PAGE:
Parking may not seem like the most difficult thing, but it is a challenge for both cities and machines. Let’s start with the city, specifically Detroit.
“Five years ago, Detroit never would have imagined that one of the primary choke points in development would be a lack of parking, but it’s very much a problem today," Detroit Mayor Mike Duggan says. “The idea that you could get 20% more cars into the existing (parking) decks just solves a practical problem.”
Duggan didn’t just pull the 20% out of a hat. Speaking during a technology demo hosted by Ford and Bosch, he was referencing a potential benefit of a new automated valet parking (AVP) system. The two companies are testing the AVP in the city’s Corktown neighborhood in Bedrock’s Assembly Garage, a residential redevelopment project by the commercial real estate company. Ford is providing the vehicles (specially outfitted Escape SUVs) and Bosch the sensors and other guiding technology.
This may be the first infrastructure-based AVP solution that has a vehicle park itself inside a garage in the U.S., but these are not the first self-parking cars in the world. Bosch tested a similar system with Mercedes-Benz in Stuttgart, Germany, and some Tesla electric vehicles can perform a similar feat, relying on their in-car sensors, to cite just two other examples.
Which brings us to what a challenge it is for a machine to park itself. The solution Bosch and Ford are testing allows drivers to pull into the garage, get out of the car and use their smartphone (below, left) to tell the car to park itself. Then, using vehicle-to-infrastructure (V2I) communication with Bosch’s intelligent parking infrastructure, the car connects to the garage's Wi-Fi network and a server on site determines where it should move.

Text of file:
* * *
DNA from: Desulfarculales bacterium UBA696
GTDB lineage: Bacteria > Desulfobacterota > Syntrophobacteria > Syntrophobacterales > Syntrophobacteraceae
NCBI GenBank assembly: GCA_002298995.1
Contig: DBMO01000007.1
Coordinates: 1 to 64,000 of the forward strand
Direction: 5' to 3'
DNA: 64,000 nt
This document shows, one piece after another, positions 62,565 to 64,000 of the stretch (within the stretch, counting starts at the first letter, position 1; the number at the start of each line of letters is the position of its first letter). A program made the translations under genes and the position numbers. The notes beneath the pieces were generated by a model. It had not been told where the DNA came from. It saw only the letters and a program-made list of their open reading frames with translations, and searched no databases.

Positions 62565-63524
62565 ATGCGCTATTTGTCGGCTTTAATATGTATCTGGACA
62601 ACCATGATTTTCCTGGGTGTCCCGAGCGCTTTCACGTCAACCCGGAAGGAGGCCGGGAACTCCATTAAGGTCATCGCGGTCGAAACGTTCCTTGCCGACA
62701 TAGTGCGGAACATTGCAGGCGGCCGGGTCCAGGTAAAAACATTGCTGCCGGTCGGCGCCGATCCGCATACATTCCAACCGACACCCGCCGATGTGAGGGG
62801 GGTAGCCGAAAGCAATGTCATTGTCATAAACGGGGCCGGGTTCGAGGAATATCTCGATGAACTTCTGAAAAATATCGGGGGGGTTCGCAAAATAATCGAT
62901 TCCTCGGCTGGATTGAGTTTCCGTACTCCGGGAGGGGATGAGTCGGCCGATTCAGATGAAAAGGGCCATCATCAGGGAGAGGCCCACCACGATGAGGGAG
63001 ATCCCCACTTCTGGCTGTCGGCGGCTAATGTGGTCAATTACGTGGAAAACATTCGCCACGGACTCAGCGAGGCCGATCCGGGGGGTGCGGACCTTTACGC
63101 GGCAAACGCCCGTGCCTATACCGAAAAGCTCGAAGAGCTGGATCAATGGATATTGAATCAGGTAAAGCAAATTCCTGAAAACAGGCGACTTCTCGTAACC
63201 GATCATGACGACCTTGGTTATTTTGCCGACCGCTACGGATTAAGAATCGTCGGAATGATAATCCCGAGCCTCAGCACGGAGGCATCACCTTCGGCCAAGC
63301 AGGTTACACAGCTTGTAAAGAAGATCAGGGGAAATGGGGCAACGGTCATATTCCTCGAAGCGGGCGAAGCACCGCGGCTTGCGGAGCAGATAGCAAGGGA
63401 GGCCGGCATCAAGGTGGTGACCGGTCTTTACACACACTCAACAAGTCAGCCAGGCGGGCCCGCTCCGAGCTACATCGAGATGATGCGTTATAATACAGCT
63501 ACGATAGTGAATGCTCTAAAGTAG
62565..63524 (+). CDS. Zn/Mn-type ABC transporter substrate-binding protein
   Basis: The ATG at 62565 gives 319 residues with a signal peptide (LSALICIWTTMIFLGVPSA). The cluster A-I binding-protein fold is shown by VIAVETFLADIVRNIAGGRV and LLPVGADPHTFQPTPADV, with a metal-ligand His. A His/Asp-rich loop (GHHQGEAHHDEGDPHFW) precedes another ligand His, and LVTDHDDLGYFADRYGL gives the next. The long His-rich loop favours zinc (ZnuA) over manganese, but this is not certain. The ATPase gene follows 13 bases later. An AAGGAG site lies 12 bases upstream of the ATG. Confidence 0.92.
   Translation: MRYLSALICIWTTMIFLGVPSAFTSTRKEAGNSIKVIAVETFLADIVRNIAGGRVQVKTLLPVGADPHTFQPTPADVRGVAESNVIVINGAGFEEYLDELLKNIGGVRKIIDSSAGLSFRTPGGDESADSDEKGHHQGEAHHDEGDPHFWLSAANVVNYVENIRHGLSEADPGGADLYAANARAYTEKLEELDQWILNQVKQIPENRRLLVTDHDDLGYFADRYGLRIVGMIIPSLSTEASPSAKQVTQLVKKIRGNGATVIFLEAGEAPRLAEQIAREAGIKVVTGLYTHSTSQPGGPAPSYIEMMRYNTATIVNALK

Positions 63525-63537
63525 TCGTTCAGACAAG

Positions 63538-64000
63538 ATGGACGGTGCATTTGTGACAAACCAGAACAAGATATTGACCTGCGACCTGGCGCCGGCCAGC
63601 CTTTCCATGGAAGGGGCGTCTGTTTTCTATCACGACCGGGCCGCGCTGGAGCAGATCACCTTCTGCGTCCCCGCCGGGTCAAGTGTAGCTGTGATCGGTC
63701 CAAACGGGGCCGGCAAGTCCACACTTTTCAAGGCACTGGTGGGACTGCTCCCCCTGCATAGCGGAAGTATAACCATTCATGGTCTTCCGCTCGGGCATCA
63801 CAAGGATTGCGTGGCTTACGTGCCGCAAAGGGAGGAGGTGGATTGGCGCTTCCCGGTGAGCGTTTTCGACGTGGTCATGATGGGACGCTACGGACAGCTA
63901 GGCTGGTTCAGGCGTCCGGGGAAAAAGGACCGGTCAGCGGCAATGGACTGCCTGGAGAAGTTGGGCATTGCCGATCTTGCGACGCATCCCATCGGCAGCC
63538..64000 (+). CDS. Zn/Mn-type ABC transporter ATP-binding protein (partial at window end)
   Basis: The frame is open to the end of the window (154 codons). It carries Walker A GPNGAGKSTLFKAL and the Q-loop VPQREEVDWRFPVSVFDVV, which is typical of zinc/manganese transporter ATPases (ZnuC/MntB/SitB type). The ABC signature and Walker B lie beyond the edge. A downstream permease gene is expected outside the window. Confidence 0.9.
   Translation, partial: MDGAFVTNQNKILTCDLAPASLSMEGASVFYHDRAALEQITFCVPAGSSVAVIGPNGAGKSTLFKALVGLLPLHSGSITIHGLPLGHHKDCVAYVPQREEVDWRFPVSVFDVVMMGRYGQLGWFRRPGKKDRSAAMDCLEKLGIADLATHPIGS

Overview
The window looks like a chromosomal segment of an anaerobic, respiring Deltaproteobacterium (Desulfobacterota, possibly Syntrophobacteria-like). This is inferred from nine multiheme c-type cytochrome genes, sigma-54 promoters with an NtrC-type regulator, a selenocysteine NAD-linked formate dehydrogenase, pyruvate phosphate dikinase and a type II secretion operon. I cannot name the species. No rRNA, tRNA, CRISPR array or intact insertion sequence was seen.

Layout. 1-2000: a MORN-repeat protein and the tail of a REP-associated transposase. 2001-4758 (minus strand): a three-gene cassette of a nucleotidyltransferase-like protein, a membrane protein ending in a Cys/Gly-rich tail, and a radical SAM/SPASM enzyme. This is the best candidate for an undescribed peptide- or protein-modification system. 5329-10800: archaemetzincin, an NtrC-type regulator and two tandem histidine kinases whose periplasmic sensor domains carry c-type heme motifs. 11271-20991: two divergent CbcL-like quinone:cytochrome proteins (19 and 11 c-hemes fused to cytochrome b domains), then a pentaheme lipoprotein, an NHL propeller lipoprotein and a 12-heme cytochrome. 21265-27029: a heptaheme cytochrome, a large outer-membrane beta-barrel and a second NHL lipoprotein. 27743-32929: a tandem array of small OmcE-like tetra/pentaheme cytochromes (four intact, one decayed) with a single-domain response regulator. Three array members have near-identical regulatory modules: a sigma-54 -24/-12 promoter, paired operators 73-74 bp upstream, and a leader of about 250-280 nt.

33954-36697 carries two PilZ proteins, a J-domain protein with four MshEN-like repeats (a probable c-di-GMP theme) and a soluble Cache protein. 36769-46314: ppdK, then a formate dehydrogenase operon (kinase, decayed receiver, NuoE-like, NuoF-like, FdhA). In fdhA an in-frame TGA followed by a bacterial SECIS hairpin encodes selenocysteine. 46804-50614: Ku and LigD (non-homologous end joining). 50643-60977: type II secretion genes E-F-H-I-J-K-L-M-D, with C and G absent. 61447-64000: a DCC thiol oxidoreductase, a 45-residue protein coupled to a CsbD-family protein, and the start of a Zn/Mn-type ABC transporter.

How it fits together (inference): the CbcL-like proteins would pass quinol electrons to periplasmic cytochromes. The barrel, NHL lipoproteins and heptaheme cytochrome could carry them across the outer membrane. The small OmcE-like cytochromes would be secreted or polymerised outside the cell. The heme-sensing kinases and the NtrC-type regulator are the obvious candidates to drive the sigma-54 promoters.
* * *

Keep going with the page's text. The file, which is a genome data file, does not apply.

Safety is handled by the infrastructure sensors as well, telling the vehicle to stop if someone or something gets in the way. When they are ready to leave, drivers can summon their vehicles, again using their phones. To work with a connected garage, the Escapes need both an embedded modem and control-by-wire capabilities, says Ken Washington, chief technology officer at Ford.
“The garage is actually pulling the vehicle in,” he says. “The vehicle is receiving the messages from the garage using the modem and then it is sending commands to the steering, braking and acceleration modules on the vehicle.”
Since the cars will park themselves without anyone inside, they could end up parked closer together than normal, which is why Ford and Bosch – and Duggan – promote the idea as a space saver, parking 120 cars where today you could fit 100. But while this saves space, it does bring about other challenges, such as what happens if there's a power outage, and it’s difficult for a human to get back in the car to drive it out of the wedged-in space.
A battery backup might be an option, says Mike Mansuetti, president of Bosch in North America, but this sort of edge case is exactly what the demonstration is meant to solve. The system will be in use at Bedrock until the end of September.
“We want to continue to learn about all things, from a redundancy and resiliency point, and look at everything that can go wrong,” Mansuetti says.
Despite the challenges, Washington says Ford is happy to show off this automated parking technology now, even if it is not yet production ready. Customers want it, cities want it and Ford wants to offer it as soon as possible because, remember, finding parking can be an annoyance.
“Bringing automated valet parking of more than one type is absolutely, squarely on our high-priority roadmap,” Washington says. “We are very, very focused on bringing better experiences to our customers, both retail and commercial vehicle customers, and we have heard loud and clear… that (parking) is a real pain point.”